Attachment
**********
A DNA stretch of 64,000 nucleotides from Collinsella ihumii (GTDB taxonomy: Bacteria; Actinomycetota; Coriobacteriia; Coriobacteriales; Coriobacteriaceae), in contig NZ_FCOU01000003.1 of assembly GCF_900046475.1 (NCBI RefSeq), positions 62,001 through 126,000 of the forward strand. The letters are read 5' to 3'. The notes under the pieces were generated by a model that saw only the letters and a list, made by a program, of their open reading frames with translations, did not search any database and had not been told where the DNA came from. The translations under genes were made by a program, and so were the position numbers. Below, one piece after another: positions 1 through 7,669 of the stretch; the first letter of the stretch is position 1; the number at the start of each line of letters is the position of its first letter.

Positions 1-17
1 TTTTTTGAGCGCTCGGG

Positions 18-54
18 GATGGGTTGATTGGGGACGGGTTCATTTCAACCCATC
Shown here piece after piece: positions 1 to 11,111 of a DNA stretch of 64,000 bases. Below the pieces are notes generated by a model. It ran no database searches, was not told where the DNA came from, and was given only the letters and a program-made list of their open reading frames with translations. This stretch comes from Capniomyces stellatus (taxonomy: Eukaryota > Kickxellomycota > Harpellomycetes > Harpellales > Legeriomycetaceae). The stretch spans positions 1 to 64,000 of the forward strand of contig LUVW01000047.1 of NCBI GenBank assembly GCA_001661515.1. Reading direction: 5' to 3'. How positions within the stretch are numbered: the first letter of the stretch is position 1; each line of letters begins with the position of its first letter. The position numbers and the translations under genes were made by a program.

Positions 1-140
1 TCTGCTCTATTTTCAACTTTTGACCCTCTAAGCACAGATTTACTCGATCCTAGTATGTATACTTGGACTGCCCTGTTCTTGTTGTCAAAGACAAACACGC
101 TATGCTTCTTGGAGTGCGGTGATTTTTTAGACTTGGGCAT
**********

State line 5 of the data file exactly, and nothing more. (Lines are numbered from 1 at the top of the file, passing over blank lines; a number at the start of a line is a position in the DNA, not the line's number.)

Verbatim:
18 GATGGGTTGATTGGGGACGGGTTCATTTCAACCCATC